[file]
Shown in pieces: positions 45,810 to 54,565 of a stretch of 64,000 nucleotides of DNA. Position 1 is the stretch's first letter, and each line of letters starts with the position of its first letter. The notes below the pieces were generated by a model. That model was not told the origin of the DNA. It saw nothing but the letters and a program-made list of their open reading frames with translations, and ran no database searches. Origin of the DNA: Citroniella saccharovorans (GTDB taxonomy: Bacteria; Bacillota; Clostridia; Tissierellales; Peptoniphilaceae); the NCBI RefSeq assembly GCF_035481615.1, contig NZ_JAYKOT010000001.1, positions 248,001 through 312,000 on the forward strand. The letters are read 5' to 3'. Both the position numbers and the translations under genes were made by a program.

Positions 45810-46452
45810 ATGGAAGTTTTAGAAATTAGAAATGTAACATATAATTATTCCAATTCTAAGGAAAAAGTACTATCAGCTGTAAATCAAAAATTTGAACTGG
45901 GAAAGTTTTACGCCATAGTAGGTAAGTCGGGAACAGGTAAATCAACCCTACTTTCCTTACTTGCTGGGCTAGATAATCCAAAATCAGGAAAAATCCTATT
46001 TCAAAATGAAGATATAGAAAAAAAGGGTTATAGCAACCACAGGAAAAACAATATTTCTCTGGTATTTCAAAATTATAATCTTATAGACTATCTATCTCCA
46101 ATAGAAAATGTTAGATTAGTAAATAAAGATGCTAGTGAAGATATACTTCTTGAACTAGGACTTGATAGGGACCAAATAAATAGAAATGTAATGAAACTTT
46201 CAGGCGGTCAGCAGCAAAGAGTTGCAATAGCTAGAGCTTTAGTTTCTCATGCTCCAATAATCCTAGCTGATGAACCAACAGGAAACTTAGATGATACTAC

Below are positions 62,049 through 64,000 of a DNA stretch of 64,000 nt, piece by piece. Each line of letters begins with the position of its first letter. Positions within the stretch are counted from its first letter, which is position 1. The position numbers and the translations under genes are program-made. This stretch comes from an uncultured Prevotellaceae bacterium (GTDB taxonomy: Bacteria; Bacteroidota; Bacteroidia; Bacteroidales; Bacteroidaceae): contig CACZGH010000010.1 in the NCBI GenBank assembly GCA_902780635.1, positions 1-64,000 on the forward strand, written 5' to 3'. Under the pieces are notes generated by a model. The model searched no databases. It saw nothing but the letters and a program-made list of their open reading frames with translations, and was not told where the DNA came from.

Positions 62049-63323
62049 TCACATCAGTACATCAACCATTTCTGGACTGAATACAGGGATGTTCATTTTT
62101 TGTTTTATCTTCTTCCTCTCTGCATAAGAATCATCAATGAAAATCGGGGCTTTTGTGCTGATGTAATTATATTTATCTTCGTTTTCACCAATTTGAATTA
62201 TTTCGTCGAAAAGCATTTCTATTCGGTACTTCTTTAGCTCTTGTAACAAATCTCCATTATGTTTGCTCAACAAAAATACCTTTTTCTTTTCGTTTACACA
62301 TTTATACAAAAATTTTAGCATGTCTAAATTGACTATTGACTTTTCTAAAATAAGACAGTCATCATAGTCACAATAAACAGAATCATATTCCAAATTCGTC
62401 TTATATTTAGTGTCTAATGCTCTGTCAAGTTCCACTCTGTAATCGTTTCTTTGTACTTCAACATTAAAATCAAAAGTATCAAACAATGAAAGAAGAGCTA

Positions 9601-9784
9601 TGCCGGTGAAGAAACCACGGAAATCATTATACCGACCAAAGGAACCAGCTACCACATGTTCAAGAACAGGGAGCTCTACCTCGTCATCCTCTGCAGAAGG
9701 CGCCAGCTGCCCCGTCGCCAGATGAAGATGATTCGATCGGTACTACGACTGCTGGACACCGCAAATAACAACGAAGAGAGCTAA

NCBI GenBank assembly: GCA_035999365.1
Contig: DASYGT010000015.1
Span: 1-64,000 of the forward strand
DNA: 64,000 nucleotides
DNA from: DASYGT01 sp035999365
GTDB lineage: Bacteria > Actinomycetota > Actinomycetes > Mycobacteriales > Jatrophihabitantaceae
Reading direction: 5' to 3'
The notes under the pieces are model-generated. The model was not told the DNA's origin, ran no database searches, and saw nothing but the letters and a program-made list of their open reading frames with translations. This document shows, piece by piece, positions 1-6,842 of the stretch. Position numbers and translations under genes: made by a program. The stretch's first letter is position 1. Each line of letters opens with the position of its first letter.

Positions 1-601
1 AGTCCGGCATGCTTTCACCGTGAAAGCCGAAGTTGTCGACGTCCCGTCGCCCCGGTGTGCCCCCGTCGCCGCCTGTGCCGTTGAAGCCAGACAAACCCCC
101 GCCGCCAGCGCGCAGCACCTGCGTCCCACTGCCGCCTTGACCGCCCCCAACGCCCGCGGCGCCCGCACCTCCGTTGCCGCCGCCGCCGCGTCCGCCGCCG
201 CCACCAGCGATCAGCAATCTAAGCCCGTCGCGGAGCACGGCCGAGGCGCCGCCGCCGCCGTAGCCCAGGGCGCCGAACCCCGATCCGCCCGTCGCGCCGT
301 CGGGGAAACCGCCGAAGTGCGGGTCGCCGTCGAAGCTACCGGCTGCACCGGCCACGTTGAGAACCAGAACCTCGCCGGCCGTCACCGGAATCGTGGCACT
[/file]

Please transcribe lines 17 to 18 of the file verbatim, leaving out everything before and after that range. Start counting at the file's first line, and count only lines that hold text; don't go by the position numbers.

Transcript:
9701 CGCCAGCTGCCCCGTCGCCAGATGAAGATGATTCGATCGGTACTACGACTGCTGGACACCGCAAATAACAACGAAGAGAGCTAA

NCBI GenBank assembly: GCA_035999365.1